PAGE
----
Former Interior Secretary Gail Norton turns 53 years old today. When the history of the Bush administration clown show is at last compiled, our memories of Norton’s record will likely be diminished by the spectacular failures of the president himself — to say nothing of Dick Cheney, Donald Rumsfeld, Colin Powell, Douglas Feith, Paul Wolfowitz, and the rest of the unlikable lot.
Yet Norton’s five years of open hostility to any notion of the public good should not be overlooked simply because she played no direct role in bringing on the worst foreign policy disaster in American history (though she did once argue that Saddam Hussein was enriched by American environmentalists who opposed tapping the Arctic for more drilling). An advocate of what she called “New Environmentalism” and a self-professed lover of nature, Norton loves it even more when it is filled with lead, nickel, oil, natural gas, and other resources that might enrich the industries she once represented as a lobbyist and attorney. Her devotion to states’ rights was pronounced — in a 1996 speech to a Denver think tank, she lamented the loss of the Confederacy’s vision of limited federal power. Slavery, she observed, was merely a “bad fact” that should not have ruined the broader confederate vision of state autonomy.
As Secretary of the Interior, Norton zealously promoted “wise use” policies that she learned from the most ferocious anti-environmental, free-market ideologues who emerged in the American West during the 1970s and early 1980s — including the apocalyptic loon James Watt. Under her “stewardship,” America’s public lands were opened to wasteful timber harvests; roadless rules were stricken from the books; an army of snowmobiling yahoos was unleashed in Yellowstone; and the enforcement of the Endangered Species Act was curtailed so dramatically that it ceased to offer any meaningful protections to threatened wildlife. Moreover, Secretary Norton continued to oversee the venal management of American Indian tribal lands, where mining, timber and oil leases had drawn hundreds of millions of dollars in reventue that the Department of the Interior had simply lost. In late 2001, Interior’s computers were ordered disconnected from the internet by a federal judge who was unimpressed with the department’s ability to safeguard their system from hackers.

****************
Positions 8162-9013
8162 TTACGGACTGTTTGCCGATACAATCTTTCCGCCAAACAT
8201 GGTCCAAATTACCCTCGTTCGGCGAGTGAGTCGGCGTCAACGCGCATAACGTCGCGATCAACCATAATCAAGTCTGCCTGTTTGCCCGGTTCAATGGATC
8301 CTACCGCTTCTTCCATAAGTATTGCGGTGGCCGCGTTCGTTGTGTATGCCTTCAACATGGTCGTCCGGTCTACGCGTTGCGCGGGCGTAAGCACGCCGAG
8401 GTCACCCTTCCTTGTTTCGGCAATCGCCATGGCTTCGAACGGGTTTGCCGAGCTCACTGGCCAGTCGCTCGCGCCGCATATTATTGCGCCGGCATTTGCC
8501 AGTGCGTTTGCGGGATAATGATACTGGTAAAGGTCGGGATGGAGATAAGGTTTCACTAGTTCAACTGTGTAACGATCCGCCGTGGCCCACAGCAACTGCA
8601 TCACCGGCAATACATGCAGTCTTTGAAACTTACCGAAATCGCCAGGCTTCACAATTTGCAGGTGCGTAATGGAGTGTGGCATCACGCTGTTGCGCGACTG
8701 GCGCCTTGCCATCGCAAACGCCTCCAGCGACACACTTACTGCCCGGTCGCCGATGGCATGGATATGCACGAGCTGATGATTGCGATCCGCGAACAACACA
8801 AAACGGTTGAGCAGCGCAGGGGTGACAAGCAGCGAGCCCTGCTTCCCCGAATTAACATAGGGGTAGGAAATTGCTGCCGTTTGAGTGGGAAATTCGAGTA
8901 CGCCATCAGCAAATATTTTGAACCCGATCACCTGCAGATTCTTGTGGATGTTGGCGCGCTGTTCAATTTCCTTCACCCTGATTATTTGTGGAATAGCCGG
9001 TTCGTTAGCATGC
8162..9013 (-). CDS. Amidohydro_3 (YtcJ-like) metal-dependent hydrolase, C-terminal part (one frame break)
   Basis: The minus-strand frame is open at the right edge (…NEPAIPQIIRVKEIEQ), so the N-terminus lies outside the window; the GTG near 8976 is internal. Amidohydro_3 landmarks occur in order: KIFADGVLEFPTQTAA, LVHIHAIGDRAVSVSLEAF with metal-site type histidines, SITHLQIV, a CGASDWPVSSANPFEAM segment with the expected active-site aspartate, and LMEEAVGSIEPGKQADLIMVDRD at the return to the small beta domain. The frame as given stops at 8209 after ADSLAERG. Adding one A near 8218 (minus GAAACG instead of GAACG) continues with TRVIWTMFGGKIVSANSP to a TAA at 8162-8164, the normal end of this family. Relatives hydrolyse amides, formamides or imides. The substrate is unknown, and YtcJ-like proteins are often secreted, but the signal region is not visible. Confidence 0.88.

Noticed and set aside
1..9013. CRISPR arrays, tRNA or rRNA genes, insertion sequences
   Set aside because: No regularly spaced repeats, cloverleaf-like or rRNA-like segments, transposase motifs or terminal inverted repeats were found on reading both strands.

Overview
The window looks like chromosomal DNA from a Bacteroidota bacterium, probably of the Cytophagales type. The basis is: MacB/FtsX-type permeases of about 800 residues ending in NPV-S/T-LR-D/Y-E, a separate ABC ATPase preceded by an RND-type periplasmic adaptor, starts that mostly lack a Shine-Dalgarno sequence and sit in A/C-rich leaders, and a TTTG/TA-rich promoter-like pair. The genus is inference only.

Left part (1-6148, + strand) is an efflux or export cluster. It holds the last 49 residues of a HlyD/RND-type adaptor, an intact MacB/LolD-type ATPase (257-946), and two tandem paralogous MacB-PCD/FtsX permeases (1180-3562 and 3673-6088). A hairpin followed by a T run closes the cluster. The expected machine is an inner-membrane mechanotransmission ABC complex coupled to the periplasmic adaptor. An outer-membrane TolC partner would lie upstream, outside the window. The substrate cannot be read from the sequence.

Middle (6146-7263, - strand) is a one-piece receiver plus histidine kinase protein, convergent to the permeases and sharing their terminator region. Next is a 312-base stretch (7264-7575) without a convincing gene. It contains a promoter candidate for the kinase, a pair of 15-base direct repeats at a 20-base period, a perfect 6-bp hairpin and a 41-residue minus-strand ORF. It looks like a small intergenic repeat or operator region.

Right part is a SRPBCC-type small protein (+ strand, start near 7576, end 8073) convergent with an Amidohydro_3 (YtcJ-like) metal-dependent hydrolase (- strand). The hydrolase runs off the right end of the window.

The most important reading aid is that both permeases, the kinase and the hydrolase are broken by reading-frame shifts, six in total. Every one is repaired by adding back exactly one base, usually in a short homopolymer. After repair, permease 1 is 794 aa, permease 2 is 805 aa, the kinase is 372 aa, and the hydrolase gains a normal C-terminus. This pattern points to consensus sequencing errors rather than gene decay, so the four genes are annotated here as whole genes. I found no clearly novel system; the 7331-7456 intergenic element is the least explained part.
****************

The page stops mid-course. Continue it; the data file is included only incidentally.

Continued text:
Norton left the Department of the Interior in early 2006. She now spends her time feasting on grizzly bear, bull trout, and condor eggs.